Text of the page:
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  • Author: Sunita M C De Sousa x
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Sunita M C De Sousa Endocrine & Metabolic Unit, Royal Adelaide Hospital, Adelaide, Australia
South Australian Adult Genetics Unit, Royal Adelaide Hospital, Adelaide, Australia
Adelaide Medical School, University of Adelaide, Adelaide, Australia

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The current treatment paradigm for prolactinomas involves dopamine agonist (DA) therapy as the first-line treatment, with surgical resection reserved for cases where there is DA failure due to resistance or intolerance. This review highlights how DA therapy can be optimised to overcome its increasingly recognised pitfalls, whilst also addressing the potential for expanding the use of surgery in the management of prolactinomas. The first part of the review discusses the limitations of DA therapy, namely: DA resistance; common DA side effects; and the rare but serious DA-induced risks of cardiac valvulopathy, impulse control disorders, psychosis, CSF rhinorrhoea and tumour fibrosis. The second part of the review explores the role of surgery in prolactinoma management with reference to its current second-line position and recent calls for surgery to be considered as an alternative first-line treatment alongside DA therapy. Randomised trials comparing medical vs surgical therapy for prolactinomas are currently underway. Pending these results, a low surgical threshold approach is herein proposed, whereby DA therapy remains the default treatment for prolactinomas unless there are specific triggers to consider surgery, including concern regarding DA side effects or risks in vulnerable patients, persistent and bothersome DA side effects, emergence of any serious risks of DA therapy, expected need for long-term DA therapy, as well as the traditional indications for surgery. This approach should optimise the use of DA therapy for those who will most benefit from it, whilst instituting surgery early in others in order to minimise the cumulative burden of prolonged DA therapy.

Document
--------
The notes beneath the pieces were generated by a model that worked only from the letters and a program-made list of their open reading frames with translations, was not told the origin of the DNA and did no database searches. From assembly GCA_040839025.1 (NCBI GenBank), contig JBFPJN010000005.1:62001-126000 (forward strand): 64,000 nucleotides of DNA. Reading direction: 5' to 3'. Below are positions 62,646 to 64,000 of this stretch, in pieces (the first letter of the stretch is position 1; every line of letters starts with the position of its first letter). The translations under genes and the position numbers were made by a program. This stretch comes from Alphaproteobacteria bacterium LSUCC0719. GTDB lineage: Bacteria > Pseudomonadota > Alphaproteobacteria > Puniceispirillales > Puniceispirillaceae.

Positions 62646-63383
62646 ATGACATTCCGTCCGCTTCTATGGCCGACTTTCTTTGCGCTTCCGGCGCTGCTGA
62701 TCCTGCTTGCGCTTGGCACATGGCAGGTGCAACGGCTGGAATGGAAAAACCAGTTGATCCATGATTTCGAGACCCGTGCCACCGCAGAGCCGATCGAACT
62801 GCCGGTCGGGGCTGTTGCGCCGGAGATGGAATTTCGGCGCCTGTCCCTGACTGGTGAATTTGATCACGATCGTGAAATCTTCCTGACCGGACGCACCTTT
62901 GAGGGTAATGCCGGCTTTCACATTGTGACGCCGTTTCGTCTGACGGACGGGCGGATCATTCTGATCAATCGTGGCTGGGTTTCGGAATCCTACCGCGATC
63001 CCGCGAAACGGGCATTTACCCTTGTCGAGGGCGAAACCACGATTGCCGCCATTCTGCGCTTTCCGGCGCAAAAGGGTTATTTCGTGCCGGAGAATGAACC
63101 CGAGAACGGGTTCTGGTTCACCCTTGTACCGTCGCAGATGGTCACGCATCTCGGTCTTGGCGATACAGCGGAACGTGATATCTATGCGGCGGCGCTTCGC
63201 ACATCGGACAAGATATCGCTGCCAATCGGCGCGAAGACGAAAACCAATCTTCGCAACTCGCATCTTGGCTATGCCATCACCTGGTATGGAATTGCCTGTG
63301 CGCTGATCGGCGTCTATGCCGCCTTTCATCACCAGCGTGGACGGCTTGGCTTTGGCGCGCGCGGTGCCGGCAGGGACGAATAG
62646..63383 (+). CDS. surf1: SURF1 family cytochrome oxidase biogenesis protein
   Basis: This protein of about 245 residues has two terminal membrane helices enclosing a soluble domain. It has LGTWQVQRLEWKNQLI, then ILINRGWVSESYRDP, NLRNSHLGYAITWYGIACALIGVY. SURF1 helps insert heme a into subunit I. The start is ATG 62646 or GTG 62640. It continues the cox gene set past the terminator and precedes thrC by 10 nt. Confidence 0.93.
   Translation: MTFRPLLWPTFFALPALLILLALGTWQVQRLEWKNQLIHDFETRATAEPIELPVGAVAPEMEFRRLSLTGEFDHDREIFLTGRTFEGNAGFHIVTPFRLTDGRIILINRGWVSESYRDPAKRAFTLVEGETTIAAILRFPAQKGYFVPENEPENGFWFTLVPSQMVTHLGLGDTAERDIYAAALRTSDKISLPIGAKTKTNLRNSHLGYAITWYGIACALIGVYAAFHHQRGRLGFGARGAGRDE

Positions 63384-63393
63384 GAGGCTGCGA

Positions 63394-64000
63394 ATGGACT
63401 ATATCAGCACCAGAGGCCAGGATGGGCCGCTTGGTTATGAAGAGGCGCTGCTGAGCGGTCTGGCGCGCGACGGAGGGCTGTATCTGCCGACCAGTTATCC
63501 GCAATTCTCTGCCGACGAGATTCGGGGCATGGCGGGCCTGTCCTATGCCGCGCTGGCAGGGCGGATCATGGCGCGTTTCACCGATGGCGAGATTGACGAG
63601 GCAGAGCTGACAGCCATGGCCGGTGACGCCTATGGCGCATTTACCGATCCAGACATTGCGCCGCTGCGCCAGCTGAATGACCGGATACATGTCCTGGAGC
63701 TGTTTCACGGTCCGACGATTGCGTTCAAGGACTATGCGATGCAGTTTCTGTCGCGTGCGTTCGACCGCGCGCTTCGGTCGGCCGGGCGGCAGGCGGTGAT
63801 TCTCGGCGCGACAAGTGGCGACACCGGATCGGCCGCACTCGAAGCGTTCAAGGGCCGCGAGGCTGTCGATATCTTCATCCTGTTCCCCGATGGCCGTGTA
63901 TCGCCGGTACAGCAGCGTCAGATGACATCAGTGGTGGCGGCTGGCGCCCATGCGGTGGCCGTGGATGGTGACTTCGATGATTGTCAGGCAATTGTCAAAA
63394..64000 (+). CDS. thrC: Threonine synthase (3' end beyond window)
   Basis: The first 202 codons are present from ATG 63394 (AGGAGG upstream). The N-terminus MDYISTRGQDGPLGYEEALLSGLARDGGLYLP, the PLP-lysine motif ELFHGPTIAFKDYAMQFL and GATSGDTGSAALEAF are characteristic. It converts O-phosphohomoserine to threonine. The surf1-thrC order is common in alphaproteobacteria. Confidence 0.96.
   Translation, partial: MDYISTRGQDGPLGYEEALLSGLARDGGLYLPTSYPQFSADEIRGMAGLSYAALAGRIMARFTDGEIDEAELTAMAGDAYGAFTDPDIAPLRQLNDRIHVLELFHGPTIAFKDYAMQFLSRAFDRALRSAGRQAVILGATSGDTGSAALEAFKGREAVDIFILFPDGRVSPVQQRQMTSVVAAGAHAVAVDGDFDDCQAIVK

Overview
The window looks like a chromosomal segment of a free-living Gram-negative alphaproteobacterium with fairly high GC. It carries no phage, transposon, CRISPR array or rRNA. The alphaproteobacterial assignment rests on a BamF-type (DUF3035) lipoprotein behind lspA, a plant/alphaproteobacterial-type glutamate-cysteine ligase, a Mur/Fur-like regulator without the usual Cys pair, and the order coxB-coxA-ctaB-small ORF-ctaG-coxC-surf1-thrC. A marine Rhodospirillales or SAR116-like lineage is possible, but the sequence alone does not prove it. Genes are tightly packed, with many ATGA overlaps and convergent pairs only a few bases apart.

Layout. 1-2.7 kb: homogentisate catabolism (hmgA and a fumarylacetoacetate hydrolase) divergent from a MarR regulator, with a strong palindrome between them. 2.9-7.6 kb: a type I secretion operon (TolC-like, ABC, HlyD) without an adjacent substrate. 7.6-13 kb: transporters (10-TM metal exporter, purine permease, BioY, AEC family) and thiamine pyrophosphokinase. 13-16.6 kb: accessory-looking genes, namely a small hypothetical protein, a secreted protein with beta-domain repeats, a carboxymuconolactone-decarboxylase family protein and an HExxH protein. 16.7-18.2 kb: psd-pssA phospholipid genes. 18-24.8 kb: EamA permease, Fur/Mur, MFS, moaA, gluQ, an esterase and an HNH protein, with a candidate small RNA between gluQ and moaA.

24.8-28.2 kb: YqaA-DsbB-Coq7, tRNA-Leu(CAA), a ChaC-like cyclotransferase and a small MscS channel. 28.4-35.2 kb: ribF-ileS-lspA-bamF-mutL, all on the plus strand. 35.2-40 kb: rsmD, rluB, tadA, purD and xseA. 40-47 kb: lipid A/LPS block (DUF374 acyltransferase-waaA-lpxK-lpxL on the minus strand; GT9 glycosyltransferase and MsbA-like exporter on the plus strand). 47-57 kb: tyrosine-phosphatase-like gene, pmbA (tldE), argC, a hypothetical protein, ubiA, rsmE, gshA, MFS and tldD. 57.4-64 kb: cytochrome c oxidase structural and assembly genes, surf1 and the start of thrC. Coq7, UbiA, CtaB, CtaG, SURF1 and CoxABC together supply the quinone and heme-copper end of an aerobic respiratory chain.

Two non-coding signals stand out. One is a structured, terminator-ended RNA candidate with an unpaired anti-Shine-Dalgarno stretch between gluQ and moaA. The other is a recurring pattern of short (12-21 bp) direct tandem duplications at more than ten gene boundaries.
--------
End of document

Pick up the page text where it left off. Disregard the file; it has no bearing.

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Annabelle G Hayes Flinders Medical Centre, Adelaide, SA, Australia
University of Adelaide, Adelaide, SA, Australia

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Masoumeh G Shirazi University of Adelaide, Adelaide, SA, Australia
Department of Cardiology, Royal Adelaide Hospital, Adelaide, SA, Australia

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Anand Thiyagarajah University of Adelaide, Adelaide, SA, Australia
Department of Cardiology, Royal Adelaide Hospital, Adelaide, SA, Australia

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David J Torpy University of Adelaide, Adelaide, SA, Australia
Endocrine and Metabolic Unit, Royal Adelaide Hospital, Adelaide, SA, Australia

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Sunita M C De Sousa University of Adelaide, Adelaide, SA, Australia
Endocrine and Metabolic Unit, Royal Adelaide Hospital, Adelaide, SA, Australia

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Summary

Cabergoline-associated valvulopathy (CAV) is defined by the echocardiographic triad of moderate or severe regurgitation, valvular thickening and restricted valvular motion. While it is a well-described complication of dopamine agonist therapy in Parkinson’s disease, only three convincing cases of CAV have previously been described in the treatment of prolactinoma, with none involving the tricuspid valve. We describe a case of CAV affecting the tricuspid valve, ultimately resulting in the patient’s death. The novel finding of CAV affecting the tricuspid valve suggests a possible link between confirmed cases of CAV and the echocardiographic surveillance studies of cabergoline-treated prolactinoma patients which have mostly demonstrated subclinical tricuspid valve changes. The risk of CAV, although small, prompts a mindful prescription of dopamine agonist therapy for prolactinomas and consideration of measures to minimise cabergoline exposure. The cumulative cabergoline doses and duration of therapy associated with CAV in published cases exceed what has been evaluated in case series and surveillance studies, underscoring the importance of case reports in understanding CAV.

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